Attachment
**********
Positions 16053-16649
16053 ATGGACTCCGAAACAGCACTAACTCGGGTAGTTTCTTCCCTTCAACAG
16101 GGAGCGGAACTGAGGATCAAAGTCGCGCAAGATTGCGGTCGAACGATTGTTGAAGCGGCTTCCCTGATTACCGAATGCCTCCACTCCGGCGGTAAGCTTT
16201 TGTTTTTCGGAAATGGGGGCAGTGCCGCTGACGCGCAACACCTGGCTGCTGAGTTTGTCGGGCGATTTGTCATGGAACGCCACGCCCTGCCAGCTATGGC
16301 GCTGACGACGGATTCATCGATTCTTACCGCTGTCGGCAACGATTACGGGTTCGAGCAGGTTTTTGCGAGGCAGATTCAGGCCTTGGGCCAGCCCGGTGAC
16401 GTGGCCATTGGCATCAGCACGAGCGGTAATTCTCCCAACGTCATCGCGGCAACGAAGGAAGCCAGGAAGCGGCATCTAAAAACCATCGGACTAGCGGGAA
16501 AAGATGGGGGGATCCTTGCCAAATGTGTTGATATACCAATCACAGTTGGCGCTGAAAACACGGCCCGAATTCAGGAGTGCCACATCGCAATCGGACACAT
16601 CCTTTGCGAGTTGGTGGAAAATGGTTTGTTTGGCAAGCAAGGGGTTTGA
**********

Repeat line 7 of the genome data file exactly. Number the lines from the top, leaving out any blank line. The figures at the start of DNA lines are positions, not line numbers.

16501 AAGATGGGGGGATCCTTGCCAAATGTGTTGATATACCAATCACAGTTGGCGCTGAAAACACGGCCCGAATTCAGGAGTGCCACATCGCAATCGGACACAT